CHOICE OF SITE
Important points to consider in choosing a site would be:
Although it may seen obvious, glasshouses should be erected where trees or buildings will not shade them at any time of the year. Maximum light intensity is the paramount aim.
As wind speeds increase so does the heat loss. For example, when wind speed increases from nought to fifteen miles per hour, the heat loss is doubled. Any shelter which can be provided will help to reduce and control the heating costs. This is often achieved by planting wind-break hedges around nurseries, as long as these are of sufficient distance away not to interfere with light levels.
Many nurseries are situated near the coast because of the good light conditions, this also brings exposure to winds therefore a balance has to be achieved again with the use of wind-breaks or other protection such as double cladding and double-skinned houses. Rate of heat loss is affected more by wind speed than the outside temperature. A good wind-break of 50:50 permeability gives protection downwind for ten times its height, reduces the wind speed by 30% which means that 10% fuel saving is made over the year, or even more is possible on very exposed sites. Natural wind-breaks using a mixture of conifers and deciduous trees will cost far less than artificial materials such as Paraweb, but will take longer to become effective.
A fairly level site is the most suitable because when a heating system is used heat can be distributed more evenly throughout the houses.
An adequate supply of clean water is essential for any commercial nursery either from the mains or a special borehole. When using mains water it is required under law that the supply is broken with a break-tank or reservoir. You are not permitted to take water direct from the mains because of chemicals or soil being drawn back into the drinking water system.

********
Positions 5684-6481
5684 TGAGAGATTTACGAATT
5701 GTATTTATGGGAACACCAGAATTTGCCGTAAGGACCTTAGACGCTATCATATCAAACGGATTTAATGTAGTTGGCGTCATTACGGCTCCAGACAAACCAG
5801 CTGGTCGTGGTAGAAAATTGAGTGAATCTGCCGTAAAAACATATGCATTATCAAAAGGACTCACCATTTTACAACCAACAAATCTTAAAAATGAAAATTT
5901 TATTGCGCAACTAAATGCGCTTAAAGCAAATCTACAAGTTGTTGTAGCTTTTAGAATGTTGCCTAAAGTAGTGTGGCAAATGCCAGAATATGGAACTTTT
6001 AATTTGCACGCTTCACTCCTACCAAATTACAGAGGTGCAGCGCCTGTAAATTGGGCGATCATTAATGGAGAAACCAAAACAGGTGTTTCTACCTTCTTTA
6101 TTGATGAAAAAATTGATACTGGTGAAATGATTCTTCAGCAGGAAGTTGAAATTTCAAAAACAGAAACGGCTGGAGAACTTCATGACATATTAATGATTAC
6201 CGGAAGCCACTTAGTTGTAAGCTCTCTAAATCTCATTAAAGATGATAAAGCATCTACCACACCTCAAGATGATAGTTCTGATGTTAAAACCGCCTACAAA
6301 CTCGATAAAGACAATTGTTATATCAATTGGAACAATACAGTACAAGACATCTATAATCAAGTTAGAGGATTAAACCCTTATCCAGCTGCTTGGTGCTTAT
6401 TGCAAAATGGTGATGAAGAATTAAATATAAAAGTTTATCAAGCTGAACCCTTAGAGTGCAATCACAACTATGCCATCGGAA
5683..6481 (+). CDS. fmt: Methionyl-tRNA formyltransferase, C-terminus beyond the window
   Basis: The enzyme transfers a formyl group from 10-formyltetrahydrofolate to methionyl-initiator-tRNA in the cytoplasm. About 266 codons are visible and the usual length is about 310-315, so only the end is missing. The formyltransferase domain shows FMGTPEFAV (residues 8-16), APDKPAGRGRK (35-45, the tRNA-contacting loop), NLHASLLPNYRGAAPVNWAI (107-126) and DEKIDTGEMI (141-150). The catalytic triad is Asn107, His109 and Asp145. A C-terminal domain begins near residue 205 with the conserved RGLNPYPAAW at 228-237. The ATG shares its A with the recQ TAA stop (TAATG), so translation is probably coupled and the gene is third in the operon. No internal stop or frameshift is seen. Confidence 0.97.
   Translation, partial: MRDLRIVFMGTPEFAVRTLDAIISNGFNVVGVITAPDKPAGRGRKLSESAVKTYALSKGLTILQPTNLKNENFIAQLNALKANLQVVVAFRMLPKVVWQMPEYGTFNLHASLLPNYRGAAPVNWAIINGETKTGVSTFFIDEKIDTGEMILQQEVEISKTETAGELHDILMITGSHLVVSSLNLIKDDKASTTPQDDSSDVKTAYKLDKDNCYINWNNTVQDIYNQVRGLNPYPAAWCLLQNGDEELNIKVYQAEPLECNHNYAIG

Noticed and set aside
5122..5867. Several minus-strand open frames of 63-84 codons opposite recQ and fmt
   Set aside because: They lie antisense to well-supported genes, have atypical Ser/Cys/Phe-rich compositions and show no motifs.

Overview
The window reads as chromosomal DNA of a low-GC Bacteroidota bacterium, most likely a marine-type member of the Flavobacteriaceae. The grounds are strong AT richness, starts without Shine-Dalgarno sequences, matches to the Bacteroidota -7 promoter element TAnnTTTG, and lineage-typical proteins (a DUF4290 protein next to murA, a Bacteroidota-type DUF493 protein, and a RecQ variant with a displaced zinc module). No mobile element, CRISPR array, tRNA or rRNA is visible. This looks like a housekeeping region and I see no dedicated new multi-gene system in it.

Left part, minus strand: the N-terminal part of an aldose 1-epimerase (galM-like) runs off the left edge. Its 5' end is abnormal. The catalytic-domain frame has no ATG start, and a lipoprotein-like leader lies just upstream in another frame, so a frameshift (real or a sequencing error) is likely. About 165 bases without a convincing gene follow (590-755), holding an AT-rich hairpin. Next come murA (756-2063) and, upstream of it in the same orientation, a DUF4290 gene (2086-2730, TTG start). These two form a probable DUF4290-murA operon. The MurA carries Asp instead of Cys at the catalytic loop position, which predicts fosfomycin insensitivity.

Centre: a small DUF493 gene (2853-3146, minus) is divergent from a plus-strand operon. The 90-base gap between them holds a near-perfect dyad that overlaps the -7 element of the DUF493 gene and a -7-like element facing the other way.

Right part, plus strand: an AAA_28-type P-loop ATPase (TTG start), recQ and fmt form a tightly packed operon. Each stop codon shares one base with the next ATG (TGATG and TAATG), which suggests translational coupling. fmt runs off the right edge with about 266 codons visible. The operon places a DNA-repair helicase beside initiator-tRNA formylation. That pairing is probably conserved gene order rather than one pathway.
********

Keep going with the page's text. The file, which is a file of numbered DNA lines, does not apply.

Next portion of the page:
For estimating water requirements about 5,600 cubic metres of water would be needed for one hectare of a tomato crop per season. That is 500,000 gallons per acre.
In northern Europe, in the seventeenth century many orangeries were built in the great gardens of wealthy land owners. By the early 18th century it was fashionable to grow exotic plants and fruits from abroad in conservatories, an example of which can be seen in the Great Conservatory of 1840 at Chatsworth, Derbyshire.
The start of commercial glasshouse growing on a large scale was started about 1860-1870 in the Worthing area of Sussex when tomatoes and grapes were grown especially for the London market. From this developed the extensive market garden and glasshouse industry to the north of London in the Lee Valley. The objective of the commercial grower was then and still is, to provide a near optimum environment for the crop, to achieve profitable crop production.